History: Activities of the European Office from 1954 to 1958

EUR Region
 
The period between 1954 and 1958 (when the 4th EU R Regional Air Navigation Meeting was held in Geneva) could best be described as a period of preparation and transition, and this in a number of respects. The most important of these was certainly that civil turbo-prop and turbo-jet transport aircraft (Viscount, Comet, Caravelle etc.) began to make their appearance in commercial operations, while the appearance of other, bigger types loomed on the horizon. A further point was that air tourism, mostly "to the sun" was gaining momentum because of favourable economic conditions in States situated in the central and northern parts of Western Europe.
 

The Lockheed Super-Constellation operated
Trans-Canada's Montreal-London service in 1955

On the technical side, the advent of the jet-aircraft was expected to have a number of serious consequences for the air navigation system. Briefly, these were:
  • the significant increase in cruising speed of the jet-aircraft over the propeller-driven airline (around 400 knots = 750 km/h versus 250 knots = 450 km/h) permitted an appreciable reduction in flight time between any two points and thus a higher utilisation of aircraft because they could fly more often over any given distance. Therefore, more flights were possible with the same number of aircraft;


  • the higher speed required faster control action because, for any delay in transmission, the distance travelled by the aircraft concerned was greater (this was particularly critical for the closing speed in head-on encounters of aircraft). Thus, the requirement for more and more reliable position information, instantaneous direct communication between pilot and controller and between controllers in adjacent control positions and/or units became more pressing;


  • because civil and military flights were expected to operate in the same layers of the airspace, measures were required to keep civil controlled flights separated from military flights, many of which were believed to be uncontrollable due to the nature of their mission; and


  • for the first time, economic factors entered prominently into the technical handling of civil flights. This was due to the fact that the fuel consumption of jet engines was extremely sensitive to the operating altitude and speed

The higher speed and the consequent requirement for faster control action would therefore result in an increase of traffic along commercially attractive routes. At the same time because of the sensitivity to altitude, traffic was compressed into a much smaller layer of the airspace than had previously been the case. It was therefore expected that more and more precise navigational guidance would be required by the provision of more VOR's or VOR/DME's as well as improved radar installations which covered not only the airspace around high-density airports but provided also en-route coverage, at least along the busier air routes. This had to be complemented by a complete VHF air-ground communication coverage for direct pilot-controller voice contacts and direct ground-ground telephone communications between adjacent ATC units.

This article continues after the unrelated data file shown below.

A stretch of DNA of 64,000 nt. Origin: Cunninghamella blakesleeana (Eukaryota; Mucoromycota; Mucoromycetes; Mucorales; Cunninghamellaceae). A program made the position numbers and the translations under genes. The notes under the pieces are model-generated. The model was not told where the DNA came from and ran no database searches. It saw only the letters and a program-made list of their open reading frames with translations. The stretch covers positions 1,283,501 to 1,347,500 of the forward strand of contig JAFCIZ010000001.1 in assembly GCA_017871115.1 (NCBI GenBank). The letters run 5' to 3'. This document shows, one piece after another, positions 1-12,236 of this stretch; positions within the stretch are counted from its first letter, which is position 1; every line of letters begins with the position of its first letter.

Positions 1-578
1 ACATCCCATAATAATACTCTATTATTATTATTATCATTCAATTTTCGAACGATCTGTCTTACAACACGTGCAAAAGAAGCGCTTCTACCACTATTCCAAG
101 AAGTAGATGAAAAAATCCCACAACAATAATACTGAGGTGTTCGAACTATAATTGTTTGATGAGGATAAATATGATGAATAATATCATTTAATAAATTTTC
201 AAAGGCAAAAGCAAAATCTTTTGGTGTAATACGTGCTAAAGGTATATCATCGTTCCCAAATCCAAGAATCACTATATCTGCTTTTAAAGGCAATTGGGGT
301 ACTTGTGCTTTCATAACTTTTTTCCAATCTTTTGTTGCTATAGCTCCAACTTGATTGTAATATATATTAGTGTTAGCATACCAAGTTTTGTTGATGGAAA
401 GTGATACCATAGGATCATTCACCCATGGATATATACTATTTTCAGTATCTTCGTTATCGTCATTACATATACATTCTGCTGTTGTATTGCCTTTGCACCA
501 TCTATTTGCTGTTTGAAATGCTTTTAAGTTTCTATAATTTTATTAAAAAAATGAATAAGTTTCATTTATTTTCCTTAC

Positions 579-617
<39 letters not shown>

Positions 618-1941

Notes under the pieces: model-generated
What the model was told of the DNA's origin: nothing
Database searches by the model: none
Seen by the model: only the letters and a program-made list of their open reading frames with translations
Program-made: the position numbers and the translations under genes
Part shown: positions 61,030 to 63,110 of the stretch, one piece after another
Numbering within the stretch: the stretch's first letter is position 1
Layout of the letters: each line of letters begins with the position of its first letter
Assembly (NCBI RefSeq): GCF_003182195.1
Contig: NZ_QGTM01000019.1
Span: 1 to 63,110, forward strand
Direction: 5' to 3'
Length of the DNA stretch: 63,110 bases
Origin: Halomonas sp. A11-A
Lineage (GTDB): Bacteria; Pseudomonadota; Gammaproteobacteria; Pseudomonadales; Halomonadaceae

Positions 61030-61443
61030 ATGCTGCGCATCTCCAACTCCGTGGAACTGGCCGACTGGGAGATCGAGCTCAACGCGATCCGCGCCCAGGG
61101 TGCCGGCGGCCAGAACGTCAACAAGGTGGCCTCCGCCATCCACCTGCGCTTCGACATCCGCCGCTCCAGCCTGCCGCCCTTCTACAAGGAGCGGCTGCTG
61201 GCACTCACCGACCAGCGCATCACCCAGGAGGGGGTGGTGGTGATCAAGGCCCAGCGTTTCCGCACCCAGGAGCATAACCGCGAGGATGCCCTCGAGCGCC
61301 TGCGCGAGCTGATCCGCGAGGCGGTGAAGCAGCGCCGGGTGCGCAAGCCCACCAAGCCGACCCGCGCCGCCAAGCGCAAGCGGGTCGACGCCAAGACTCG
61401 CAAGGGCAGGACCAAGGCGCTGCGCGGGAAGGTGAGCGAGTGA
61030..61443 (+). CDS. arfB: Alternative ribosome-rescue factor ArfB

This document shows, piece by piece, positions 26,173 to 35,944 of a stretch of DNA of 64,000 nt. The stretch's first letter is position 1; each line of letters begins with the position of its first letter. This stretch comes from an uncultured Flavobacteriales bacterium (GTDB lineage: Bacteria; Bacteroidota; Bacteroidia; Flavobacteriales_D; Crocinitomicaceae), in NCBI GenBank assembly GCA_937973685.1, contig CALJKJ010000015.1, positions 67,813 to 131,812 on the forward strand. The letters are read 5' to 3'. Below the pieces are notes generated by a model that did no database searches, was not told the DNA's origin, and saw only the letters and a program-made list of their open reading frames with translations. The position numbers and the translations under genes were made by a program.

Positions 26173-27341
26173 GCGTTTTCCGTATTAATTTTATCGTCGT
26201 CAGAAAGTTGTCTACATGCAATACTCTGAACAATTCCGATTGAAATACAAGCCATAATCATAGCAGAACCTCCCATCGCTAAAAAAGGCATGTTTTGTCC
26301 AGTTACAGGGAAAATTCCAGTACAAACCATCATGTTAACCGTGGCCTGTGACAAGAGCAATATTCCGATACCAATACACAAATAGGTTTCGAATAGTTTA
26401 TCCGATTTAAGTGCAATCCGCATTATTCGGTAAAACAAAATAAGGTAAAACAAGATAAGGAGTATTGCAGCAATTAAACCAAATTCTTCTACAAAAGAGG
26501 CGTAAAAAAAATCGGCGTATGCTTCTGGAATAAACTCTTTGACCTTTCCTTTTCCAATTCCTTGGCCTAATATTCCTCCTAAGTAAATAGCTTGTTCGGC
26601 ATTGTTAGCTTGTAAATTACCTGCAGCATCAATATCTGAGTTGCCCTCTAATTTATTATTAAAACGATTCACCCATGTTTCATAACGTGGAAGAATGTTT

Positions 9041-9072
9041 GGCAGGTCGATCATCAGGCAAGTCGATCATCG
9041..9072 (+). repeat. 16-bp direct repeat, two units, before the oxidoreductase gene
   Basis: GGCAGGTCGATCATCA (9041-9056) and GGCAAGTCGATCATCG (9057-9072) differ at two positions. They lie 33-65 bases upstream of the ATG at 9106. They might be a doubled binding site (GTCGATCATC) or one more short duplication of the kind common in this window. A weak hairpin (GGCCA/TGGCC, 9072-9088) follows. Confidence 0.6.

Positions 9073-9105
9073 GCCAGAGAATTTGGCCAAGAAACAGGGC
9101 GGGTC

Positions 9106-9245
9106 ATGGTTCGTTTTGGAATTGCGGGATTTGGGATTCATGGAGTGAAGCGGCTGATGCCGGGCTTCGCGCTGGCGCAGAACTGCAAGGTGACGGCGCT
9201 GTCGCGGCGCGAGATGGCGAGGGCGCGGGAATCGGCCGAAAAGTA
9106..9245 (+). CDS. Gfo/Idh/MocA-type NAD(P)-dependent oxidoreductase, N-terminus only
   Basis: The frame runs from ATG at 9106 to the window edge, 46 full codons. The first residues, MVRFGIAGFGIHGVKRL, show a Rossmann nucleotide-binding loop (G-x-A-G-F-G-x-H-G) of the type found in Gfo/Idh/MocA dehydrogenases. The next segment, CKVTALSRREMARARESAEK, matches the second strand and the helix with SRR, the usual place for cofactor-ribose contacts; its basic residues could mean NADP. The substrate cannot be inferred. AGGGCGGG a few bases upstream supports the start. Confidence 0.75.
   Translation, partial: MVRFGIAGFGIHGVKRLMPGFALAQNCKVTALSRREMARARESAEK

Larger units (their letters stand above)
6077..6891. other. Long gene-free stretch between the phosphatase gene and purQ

An air traffic control center in 1957
 
 The speed of jet aircraft had however one other very significant effect in the particular case of Europe. Due to the comparatively small physical size of some European States, the time required by jet aircraft to overfly these States shrunk to proportions which made, a control intervention by ATC (change of route and/ or flight level) factually impossible if this had not previously been co-ordinated with the ATC services of an adjacent State. This meant that the European ATC system had more and more to operate according to internationally agreed concepts and procedures and that isolated national measures could no longer be tolerated if the system was to work satisfactorily. Needless to say that this in turn resulted in a considerable increase in the co-ordination work of the European Office of ICAO because it offered the best possibilities for this type of work.
 

After its short-lived experience with the Comet 1,
BOAC reintroduced jet services in October 1958 with
the Comet 4, first-ever transatlantic jet service
 
 
NAT Region
 
The continuous increase in air traffic was not only observed in the EU R Region but affected also North Atlantic operations, so much, so that, by 1956, a special NAT Regional Air Navigation Meeting was held in the Paris Office which dealt mainly with communications and air traffic control questions. Its main results were a number of improvements to the ground-ground and air-ground communication provisions to allow a better flow of traffic data and the formulation of more precise provisions regarding the application of separation between flights operating over the North Atlantic. 
 
 

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